Expand chart
Adapted from Rystad Energy Shale Intel – Water Management Services; Chart: Andrew Witherspoon/Axios

The amount of water needed for hydraulic fracturing operations has more than doubled in recent years and is slated to top 6 billion barrels in 2021, the consultancy Rystad Energy said in a note.

Why it matters: It's a metric of the massive scale of the U.S. oil boom that has sent production to record levels. That's largely thanks to growth in shale formations — most notably the Permian Basin in Texas and New Mexico — where hydrocarbons are pried loose using high-pressure injections of water, sand and chemicals.

What's next: A Rystad analyst said in the note that the industry will be able to get the water it needs as production grows and water demand soars with it.

  • "This surge is driven by both increased activity and higher proppant intensity. But even with such steep growth, market concerns about sourcing challenges and bottlenecks appear to be minimal,” Rystad SVP Ryan Carbrey said in a statement.

However, the report also warns of looming constraints for dealing with wastewater that comes out of wells.

  • "With produced water in the Permian set to increase by a third by 2021 there will be local disposal constraints, but at a macro level spare disposal capacity will remain," it states.

The big picture: The volumes of water needed to support the growth of shale production has long been an ecological concern.

Yesterday, the Energy Information Administration forecast that oil production from shale formations would rise by 62,000 barrels per day in February to reach 8.18 million barrels per day.

  • Via S&P Global Platts, the forecast rise of 23,000 barrels per day in the Permian basin "would be the lowest rate of monthly growth the EIA has forecast for the Permian since September 2016."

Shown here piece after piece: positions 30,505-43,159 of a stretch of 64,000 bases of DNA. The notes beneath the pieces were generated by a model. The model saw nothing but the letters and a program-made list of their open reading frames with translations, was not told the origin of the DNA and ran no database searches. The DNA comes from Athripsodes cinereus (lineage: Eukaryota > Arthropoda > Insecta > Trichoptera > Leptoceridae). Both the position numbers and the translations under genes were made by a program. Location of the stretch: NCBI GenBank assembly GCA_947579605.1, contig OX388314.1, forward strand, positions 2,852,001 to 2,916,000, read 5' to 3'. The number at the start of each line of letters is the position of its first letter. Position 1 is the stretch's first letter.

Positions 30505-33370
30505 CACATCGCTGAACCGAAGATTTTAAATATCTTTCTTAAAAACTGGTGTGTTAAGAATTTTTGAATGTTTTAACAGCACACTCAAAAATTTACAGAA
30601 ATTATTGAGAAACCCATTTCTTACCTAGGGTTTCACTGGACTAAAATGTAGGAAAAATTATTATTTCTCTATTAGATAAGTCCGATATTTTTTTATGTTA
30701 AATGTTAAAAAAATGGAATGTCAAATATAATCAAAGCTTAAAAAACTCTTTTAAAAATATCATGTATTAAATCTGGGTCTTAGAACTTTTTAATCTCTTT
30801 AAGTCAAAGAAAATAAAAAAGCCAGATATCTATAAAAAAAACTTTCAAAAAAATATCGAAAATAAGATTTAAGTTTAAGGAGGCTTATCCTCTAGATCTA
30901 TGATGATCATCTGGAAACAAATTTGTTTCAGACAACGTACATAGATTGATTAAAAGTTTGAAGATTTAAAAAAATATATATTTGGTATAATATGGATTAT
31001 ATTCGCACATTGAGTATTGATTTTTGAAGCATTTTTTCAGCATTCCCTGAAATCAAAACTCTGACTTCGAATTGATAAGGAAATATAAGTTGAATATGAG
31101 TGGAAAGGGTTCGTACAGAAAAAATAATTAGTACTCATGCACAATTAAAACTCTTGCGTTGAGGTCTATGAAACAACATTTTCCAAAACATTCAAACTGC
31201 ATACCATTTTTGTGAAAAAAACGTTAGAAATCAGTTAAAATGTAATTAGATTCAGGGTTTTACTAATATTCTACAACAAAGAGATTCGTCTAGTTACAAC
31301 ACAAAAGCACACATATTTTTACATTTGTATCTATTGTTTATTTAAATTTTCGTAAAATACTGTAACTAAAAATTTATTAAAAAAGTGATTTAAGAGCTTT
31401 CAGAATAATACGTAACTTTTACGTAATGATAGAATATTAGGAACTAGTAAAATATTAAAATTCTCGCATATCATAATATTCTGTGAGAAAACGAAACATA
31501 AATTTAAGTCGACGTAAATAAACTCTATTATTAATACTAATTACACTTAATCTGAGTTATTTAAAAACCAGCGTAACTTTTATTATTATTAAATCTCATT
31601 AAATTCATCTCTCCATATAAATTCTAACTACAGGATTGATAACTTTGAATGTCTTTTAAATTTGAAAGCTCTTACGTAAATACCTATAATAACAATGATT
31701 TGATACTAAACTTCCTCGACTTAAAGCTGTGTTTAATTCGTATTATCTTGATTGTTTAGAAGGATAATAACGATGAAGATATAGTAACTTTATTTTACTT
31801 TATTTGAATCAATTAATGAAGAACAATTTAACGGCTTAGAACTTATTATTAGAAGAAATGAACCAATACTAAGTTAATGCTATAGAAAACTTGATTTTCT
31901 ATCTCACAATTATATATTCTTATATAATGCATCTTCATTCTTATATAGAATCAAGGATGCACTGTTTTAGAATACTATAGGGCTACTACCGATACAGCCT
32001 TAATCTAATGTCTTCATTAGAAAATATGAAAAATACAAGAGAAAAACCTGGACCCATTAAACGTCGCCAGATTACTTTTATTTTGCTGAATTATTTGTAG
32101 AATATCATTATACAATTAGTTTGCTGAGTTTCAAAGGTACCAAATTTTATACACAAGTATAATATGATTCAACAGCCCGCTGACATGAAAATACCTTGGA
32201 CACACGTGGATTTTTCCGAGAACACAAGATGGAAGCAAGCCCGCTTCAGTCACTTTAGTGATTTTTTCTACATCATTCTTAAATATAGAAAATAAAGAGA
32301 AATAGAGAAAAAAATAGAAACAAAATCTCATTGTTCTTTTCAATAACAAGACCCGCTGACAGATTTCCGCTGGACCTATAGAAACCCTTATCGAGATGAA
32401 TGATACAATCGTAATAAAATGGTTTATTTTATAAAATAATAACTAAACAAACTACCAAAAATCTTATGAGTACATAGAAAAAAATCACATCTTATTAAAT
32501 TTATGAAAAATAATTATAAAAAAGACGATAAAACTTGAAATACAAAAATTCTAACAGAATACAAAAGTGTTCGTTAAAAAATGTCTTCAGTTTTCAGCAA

Go deeper: Study finds surging water volumes needed for fracking boom

Go deeper

Exclusive: Conservative group launches $2M Supreme Court ad

Screengrab of ad, courtesy of Judicial Crisis Network.

The Judicial Crisis Network is launching a $2.2 million ad campaign to put pressure on vulnerable Senate Republicans in battleground states to support a quick confirmation when President Trump announces his Supreme Court nominee.

The big picture: "Follow Precedent," previewed by Axios, is one of the first national and cable television ads to run following Justice Ruth Bader Ginsberg's death Friday.

Updated 11 mins ago - Politics & Policy

CDC says it mistakenly published guidance about COVID-19 spreading through air

CDC Director Robert Redfield. Photo: Anna Moneymaker/Pool/Getty Images

The CDC has removed new guidance that acknowledged airborne transmission of the coronavirus, posting in a note on its website that the guidance was only a draft and had been published in error.

Why it matters: The initial update — which was little noticed until a CNN story was published Sunday — had come months after scientists pushed for the agency to acknowledge the disease was transmissible through the air. The CDC previously said that close person-to-person contact was the bigger concern, and the language has been changed back to erase the warning about airborne transmission.

Ruth Bader Ginsburg will lie in state in Capitol's National Statuary Hall

Photo: Getty Images

House Speaker Nancy Pelosi announced Monday that the late Supreme Court Justice Ruth Bader Ginsburg will lie in state in the Capitol's National Statuary Hall on Friday.

The state of play: The Supreme Court also announced Monday that Ginsburg will lie in repose on the front steps of the building on Wednesday and Thursday, allowing the public to pay respects to the late justice outside.